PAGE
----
Books, nature

The jay who lost his feathers

Nannie RaRa has written the second book for younger children. This time it is about a jay who lost his distinguishing blue feathers.

The book was inspired by a jay that came into Nannie’s garden. She took photographs of it, and turned them into watercolour paintings. The story of Jason Jay was woven around the paintings.

Jason Jay has lost his blue feathers. He asks for help from Monty Mole and Sonia Snail who do their best to find the blue and white striped feathers but to no avail. It is only when he steps into the ants nest that he finds his missing feathers.

Jason Jay asks Monty Mole for help
Jason Jay asks Monty Mole for help
Sonia Snail slowly makes her way to the flowerbed
Sonia Snail slowly makes her way to the flowerbed
The ants crawled all over Jason Jay
The ants crawled all over Jason Jay
Nannie saw Jason Jay with his blue feathers
Nannie saw Jason Jay with his blue feathers

The book is available both electronically and as a paperback from Amazon. I hope you enjoy reading it.

The jay who lost his feathers: paperback

The jay who lost his feathers: ebook

Books, nature

Bobbie Robin’s red feathers

Nannie RaRa has published a new book, Bobbie Robin’s red feathers, written originally for her youngest grandchildren.

The story is about Bobbie Robin who started life as an egg in the nest box in Nannie’s garden. When he left the nest box he couldn’t wait to have red feathers, but it wasn’t that easy.

Bobbie tried to make red feathers with paint, then jelly and finally red lipstick, but none worked as he expected.

The book is illustrated throughout with delightful watercolours by Nannie RaRa. The paintings were based on photographs taken of robins who had indeed laid eggs in the nest box in Nannie’s garden. The eggs hatched and the fledglings wandered about the garden.

Bobbie Robin on the paint pot
Bobbie Robin on the paint pot
Bobbie Robin putting jelly on his chest
Bobbie Robin putting jelly on his chest
Bobbie Robin brushing past the leaves
Bobbie Robin brushing past the leaves

Young Bobbie Robin
Young Bobbie Robin
Bobbie Robin with his red feathers
Bobbie Robin with his red feathers

The book is available both electronically and as a paperback from Amazon. I hope you enjoy reading it.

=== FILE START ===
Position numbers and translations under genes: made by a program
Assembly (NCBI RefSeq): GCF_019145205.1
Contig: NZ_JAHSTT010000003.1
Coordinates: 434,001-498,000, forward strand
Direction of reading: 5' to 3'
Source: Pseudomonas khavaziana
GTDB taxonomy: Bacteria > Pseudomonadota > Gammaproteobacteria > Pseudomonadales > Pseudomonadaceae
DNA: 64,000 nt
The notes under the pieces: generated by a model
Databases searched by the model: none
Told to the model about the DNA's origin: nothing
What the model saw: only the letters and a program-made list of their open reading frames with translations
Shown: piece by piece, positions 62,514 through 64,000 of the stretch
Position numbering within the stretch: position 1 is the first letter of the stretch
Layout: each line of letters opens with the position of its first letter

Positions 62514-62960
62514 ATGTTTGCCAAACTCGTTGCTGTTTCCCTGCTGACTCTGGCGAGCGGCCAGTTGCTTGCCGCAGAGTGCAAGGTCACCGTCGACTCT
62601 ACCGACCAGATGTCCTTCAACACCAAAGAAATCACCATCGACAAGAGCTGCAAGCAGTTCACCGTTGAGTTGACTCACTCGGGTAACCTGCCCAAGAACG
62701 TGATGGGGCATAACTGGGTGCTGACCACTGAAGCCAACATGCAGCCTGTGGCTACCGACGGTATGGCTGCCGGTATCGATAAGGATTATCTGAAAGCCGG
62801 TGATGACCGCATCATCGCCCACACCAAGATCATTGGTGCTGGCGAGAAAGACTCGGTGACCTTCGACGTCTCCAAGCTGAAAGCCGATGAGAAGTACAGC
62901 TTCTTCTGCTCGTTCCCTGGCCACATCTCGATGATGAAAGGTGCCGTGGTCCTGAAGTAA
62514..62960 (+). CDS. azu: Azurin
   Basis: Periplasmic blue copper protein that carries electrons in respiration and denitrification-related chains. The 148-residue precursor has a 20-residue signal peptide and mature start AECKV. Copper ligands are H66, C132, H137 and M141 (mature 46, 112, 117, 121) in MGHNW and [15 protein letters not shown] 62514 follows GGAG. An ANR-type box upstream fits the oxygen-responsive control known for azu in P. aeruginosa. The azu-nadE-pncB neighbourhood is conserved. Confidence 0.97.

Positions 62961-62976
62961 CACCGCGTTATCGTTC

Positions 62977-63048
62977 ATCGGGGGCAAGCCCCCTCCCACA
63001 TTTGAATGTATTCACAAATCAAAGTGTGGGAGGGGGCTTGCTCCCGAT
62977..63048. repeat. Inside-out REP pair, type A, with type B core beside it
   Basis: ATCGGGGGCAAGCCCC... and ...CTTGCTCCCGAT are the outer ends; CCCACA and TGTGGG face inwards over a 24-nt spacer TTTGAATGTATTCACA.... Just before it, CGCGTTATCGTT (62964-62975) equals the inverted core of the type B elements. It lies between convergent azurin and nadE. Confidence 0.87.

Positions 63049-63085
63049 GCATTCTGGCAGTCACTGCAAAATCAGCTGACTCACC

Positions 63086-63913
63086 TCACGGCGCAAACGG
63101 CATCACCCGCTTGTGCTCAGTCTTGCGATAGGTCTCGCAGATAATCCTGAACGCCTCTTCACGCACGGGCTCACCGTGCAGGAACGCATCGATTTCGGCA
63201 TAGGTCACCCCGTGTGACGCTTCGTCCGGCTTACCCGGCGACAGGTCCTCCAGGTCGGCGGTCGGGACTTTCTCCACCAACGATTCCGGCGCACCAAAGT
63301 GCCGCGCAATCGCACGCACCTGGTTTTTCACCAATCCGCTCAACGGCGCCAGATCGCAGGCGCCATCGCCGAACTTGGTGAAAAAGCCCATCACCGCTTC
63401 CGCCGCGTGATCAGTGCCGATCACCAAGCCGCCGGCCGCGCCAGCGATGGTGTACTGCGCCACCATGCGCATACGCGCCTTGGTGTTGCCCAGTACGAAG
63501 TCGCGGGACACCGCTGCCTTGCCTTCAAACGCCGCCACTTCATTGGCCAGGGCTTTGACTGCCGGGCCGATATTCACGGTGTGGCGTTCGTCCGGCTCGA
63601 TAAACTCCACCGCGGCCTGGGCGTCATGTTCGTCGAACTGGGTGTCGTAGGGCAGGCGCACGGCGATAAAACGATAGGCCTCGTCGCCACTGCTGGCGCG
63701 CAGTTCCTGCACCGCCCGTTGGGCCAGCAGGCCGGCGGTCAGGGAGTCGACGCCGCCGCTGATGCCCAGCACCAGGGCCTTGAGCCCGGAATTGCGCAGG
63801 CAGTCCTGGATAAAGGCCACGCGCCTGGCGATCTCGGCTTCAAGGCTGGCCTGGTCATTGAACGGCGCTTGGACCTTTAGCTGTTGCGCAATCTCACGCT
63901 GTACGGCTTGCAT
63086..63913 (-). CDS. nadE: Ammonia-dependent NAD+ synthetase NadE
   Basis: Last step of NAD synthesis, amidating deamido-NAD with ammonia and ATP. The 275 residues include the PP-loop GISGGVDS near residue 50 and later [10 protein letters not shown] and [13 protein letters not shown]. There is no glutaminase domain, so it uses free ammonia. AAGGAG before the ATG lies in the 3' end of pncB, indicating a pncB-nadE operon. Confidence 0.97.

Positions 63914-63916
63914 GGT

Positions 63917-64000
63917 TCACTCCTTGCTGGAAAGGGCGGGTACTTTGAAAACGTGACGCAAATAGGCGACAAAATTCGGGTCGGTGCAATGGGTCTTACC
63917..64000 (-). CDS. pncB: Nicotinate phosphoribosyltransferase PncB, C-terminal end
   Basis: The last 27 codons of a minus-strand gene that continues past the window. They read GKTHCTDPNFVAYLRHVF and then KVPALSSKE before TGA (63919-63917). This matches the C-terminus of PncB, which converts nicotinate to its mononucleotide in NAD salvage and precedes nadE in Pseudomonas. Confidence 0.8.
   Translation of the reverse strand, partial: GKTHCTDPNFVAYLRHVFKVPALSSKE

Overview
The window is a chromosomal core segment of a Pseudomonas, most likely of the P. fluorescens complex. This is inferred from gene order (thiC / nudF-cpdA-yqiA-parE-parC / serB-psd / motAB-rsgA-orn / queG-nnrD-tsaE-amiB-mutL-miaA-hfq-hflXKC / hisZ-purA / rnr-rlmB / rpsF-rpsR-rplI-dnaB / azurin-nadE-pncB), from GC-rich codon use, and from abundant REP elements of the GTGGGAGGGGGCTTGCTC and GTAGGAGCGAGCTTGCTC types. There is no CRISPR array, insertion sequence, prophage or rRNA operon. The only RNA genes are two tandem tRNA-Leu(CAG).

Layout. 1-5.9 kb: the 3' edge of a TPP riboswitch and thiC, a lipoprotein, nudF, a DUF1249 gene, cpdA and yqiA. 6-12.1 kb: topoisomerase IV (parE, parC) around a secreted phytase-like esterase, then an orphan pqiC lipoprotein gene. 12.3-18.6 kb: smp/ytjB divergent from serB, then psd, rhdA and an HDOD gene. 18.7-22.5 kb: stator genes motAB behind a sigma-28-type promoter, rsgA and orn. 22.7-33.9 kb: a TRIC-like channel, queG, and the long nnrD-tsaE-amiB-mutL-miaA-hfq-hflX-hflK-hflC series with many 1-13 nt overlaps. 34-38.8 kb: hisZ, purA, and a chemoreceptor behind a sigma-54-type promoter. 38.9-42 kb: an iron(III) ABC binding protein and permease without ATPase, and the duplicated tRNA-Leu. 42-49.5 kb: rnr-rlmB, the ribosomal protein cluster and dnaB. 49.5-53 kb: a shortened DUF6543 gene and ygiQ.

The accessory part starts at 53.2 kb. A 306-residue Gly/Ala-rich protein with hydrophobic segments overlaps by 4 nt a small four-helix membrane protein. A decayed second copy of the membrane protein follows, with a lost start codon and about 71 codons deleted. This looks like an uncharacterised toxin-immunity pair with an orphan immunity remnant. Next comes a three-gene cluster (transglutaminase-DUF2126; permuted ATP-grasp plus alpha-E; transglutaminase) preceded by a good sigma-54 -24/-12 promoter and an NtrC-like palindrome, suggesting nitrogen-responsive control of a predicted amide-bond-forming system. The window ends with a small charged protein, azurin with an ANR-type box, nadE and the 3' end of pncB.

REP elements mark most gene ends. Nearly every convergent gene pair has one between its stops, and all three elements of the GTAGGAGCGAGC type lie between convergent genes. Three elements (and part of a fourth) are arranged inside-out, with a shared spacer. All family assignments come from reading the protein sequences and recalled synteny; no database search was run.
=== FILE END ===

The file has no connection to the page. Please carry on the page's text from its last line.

Bobbie Robin’s red feathers: ebook

Bobbie Robin’s red feathers: paperback

Cover of Bobbie Robin's red feathers

nature

Early summer walks

Nannie RaRa has been out and about with her camera taking photographs of nature both during her morning walks and in her garden. She is lucky in having woods, fields, a river and a wildlife site all nearby.

Here are a few pictures from those walks. I’ve named the birds as best I can, but do correct me if I have them wrong.

First up is a black cap. I heard him singing every day as I walked along the path and managed to get this photo.

Black cap
Black cap

Then over the wildlife site I saw a jay. I first noticed it when a lot of the smaller birds were making a ruckus.

Jay

Down by the river I stood watching a cormorant drying its wings. It stood there for ages.

Cormorant

On the river one morning when it was as still as a mill pond I watched two great crested grebes doing their neck dance.

Great crested grebe
Great crested grebe

The last two photographs are not the clearest as the birds were a long way away.

A goldfinch was perched on the overhead wires.

Goldfinch
Goldfinch

The next two photos are of a common whitethroat. It was among the brambles which were growing near a small lake on the wildlife site.

Common whitethroat
Common whitethroat
Common whitethroat
Common whitethroat

This bird looks similar to the common whitethroat. Is it the same or is it a lesser whitethroat?

Lesser whitethroat (?)
Lesser whitethroat (?)

Also near the lake on an old tree stump was a rook, or was it a crow?

Rook or crow
Rook or crow

A group of long-tailed tits were in a tree.

Long-tailed tit
Long-tailed tit

A chaffinch was patiently sitting on a twig.

This bluetit was taken in the garden as it was looking for insects among the holly.

Bluetit
Bluetit

Nearby there have been some robins nesting. First I saw the male robin with insects in its beak. Then the baby robins appeared and were fed for a while before finding their own food.

Robin with insects
Robin with insects